In this study, we apply the SEOF methodology to quantify and understand evolving forced changes in intrinsic patterns of wintertime atmospheric circulation variability over the North Pacific and concomitant changes in precipitation, including those over North America, during the period 1920–2100 as simulated by the 40-member LE conducted with the fully coupled Community Earth System Model version 1 (CESM1; hereafter CESM1-LE; Kay et al. 2015). We further decompose these forced changes into their tropical and extratropical origins via ensemble linear correlations with the leading SEOF modes of internal tropical Pacific SST variability. We also assess the influence of anthropogenic forcing on linkages between internal circulation variability over the North Pacific and North Atlantic, and the role of the tropics in mediating such connections. Finally, we quantify the relative magnitudes of forced changes in modes of internal variability versus forced changes in the mean state. We also discuss the extent to which these modes of variability are symmetric with respect to polarity.

The remainder of the paper is organized as follows. In section 2, we describe the data and analysis methods. In section 3, we present our results, including a validation of our approach to isolating tropical versus extratropical sources of forced changes in internal variability. In section 4, we synthesize and discuss our findings, including implications for future environmental change and human systems.

2. Data and methods

a. Data

This study employs the 40-member CESM1-LE conducted at a spatial resolution of 1° in both latitude and longitude (Kay et al. 2015). The historical portion of these simulations (1920–2006) is subject to observed natural and anthropogenic radiative forcings, while the future period (2007–2100) uses the RCP8.5 emissions scenario, which is characterized by high rates of fossil fuel consumption with no climate mitigations (Riahi et al. 2011; van Vuuren et al. 2011). Each ensemble member is given a random perturbation to the initial atmospheric temperature field (order of 10−14 K), which serves to create ensemble spread due to the internal chaotic dynamics of the coupled system (Lorenz 1963; Deser et al. 2012a). Once the memory of the initial conditions is lost, the individual members follow independent sequences of internal variability superimposed upon a common forced response. With a sufficient number of ensemble members, the ensemble-mean represents the externally forced response at any given time (Milinski et al. 2020).

We analyze the following monthly output fields from the CESM1-LE: 500-hPa geopotential height (Z500), total precipitation (large-scale plus convective; PRECT), and surface temperature (TS); the latter is equivalent to SST at oceanic grid boxes. All quantities are seasonally averaged over boreal winter December–February (DJF). We also employ a 2600-yr atmosphere-only control simulation conducted as part of the CESM1-LE Project. This simulation uses preindustrial (1850) radiative forcing conditions and monthly varying SST and sea ice concentration (SIC) climatologies taken from the 1800-yr fully coupled preindustrial control simulation (see Kay et al. 2015 for further information).

b. Modes of variability

We apply SEOF analysis to DJF Z500 anomalies over the extratropical (20°–90°N) North Pacific (NPac: 110°–260°E) and North Atlantic (NAtl: 80°W–10°E) domains, and to DJF SST anomalies over the tropical Pacific (TPac: 35°S–35°N, 140°–295°E). These domains are outlined in Figs. S1 and S2 in the online supplemental material. We consider the three leading Z500 SEOFs over the NPac region, which we shall refer to as NPac_Z500_SEOF1, NPac_Z500_SEOF2, and NPac_Z500_SEOF3. As will become apparent, the first mode is equivalent to the Pacific–North American pattern (PNA; Barnston and Livezey 1987), the second mode to the North Pacific Oscillation (NPO; Linkin and Nigam 2008), and the third mode to the east Pacific pattern (EPP; Barnston and Livezey 1987; Yuan et al. 2015). We also consider the leading Z500 SEOF over the NAtl region (NAtl_Z500_SEOF1), which represents the NAO (Hurrell et al. 2003), and the two leading SST SEOFs over the TPac region. TPac_TS_SEOF1 represents the canonical ENSO pattern, whose positive phase is closely associated with eastern Pacific El Niño events (Kao and Yu 2009), and TPac_TS_SEOF2, in its positive phase, is synonymous with central Pacific El Niño (aka Modoki) events (Capotondi et al. 2015). Note that while we refer to TPac_TS_SEOF1/2 as east Pacific/central Pacific (Modoki) ENSO, respectively, it should be recognized that these are only naming conventions useful for referring to specific parts of the nonlinear continuum that is ENSO (Takahashi et al. 2011; Dommenget et al. 2013; Williams and Patricola 2018; also see row 1 of Fig. S3). All four modes of Z500 variability considered in this study, and their associated impacts on precipitation, are realistically simulated in the CESM1-LE, as shown in Figs. S6 and S7 of Guo et al. (2019) and Fig. 3 of Deser et al. (2017b) based on traditional space–time EOF analysis over the historical period (see also Fasullo et al. 2020). The ENSO modes are also generally well represented in terms of amplitude and spectral characteristics, with a slight westward extension of their equatorial Pacific SST anomalies due to the well-known mean state bias of the cold tongue (see Capotondi et al. 2020; Fasullo et al. 2020; Wu et al. 2022).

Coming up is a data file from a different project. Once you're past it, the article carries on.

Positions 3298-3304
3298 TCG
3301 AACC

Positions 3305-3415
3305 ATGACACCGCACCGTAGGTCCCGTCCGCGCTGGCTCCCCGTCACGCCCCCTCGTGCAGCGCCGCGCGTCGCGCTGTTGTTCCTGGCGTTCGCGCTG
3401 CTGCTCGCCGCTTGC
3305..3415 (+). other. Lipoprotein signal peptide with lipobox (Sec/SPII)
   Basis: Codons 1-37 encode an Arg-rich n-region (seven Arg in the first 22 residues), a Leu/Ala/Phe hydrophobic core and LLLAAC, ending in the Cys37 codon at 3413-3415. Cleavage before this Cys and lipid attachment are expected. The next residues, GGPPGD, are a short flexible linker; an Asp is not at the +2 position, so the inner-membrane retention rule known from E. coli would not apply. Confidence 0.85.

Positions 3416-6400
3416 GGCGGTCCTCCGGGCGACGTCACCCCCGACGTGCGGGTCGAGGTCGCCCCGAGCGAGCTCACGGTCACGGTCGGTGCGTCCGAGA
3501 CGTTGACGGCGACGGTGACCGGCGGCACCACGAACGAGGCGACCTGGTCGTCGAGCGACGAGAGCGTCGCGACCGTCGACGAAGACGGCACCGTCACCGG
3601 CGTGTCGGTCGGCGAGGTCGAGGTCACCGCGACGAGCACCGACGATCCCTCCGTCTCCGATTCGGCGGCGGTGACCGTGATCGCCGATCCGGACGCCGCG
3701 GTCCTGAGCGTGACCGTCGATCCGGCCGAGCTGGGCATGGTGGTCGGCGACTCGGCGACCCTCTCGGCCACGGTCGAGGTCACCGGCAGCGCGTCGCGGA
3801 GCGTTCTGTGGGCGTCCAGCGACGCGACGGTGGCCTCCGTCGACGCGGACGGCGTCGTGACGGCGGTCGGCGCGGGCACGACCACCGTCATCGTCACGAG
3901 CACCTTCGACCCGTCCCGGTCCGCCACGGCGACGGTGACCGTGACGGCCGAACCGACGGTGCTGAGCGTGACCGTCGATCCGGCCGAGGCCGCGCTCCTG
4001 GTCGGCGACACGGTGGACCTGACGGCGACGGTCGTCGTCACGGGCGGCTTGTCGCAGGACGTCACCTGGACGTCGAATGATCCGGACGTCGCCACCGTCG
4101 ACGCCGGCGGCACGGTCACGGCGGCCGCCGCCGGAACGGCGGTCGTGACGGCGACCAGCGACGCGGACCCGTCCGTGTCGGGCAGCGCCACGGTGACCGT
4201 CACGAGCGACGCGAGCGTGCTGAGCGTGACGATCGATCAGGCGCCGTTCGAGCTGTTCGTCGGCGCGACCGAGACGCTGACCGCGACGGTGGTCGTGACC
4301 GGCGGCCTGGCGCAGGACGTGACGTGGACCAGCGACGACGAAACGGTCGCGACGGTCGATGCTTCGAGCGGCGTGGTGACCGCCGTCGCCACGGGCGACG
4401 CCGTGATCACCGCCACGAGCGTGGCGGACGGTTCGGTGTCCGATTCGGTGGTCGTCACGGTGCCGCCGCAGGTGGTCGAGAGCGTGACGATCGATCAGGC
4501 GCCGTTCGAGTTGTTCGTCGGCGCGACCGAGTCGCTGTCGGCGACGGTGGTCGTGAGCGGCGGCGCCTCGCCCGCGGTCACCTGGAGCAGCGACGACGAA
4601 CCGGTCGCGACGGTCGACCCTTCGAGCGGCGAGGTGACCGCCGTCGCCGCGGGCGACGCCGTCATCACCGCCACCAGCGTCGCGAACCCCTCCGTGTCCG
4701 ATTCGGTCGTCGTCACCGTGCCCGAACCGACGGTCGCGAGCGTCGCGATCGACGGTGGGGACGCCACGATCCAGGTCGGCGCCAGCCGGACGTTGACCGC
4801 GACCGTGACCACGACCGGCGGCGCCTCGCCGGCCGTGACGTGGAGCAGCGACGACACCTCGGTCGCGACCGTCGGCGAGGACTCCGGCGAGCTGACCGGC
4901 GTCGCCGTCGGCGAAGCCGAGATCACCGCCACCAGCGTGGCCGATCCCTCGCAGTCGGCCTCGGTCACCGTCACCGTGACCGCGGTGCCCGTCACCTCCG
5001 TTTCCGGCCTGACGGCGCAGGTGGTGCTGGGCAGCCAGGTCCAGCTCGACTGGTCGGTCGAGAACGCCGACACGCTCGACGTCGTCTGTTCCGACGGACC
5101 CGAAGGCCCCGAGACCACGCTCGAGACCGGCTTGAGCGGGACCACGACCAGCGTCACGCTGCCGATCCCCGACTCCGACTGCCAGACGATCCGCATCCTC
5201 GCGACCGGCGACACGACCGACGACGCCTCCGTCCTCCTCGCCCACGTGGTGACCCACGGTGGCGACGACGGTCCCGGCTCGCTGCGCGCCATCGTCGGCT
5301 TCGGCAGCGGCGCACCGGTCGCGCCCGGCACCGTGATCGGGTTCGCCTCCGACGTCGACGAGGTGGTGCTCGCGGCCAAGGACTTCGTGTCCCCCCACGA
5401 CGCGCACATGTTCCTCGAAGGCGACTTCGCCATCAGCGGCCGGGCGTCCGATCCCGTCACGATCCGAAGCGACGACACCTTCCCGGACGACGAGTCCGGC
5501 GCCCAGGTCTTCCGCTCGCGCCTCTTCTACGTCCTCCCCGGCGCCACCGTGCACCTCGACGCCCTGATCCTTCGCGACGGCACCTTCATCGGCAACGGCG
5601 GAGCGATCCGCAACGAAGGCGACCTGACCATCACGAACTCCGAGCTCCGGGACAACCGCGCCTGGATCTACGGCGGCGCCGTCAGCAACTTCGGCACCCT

c. Snapshot-EOF analysis

An ever-increasing concern with applying conventional EOF analysis to climate data in the time domain is the issue of non-stationarity resulting from anthropogenically forced climate change (Milly et al. 2008; AghaKouchak et al. 2013; Sarhadi et al. 2018). Non-stationarity occurs in the presence of aperiodic or time-dependent climate forcings, which results in time-dependent statistics. Thus, in the case of traditional EOF analysis, one must always subjectively choose the time window over which to calculate the EOF, which in the presence of nonstationary data can result in time-dependent representations of the phenomenon in question.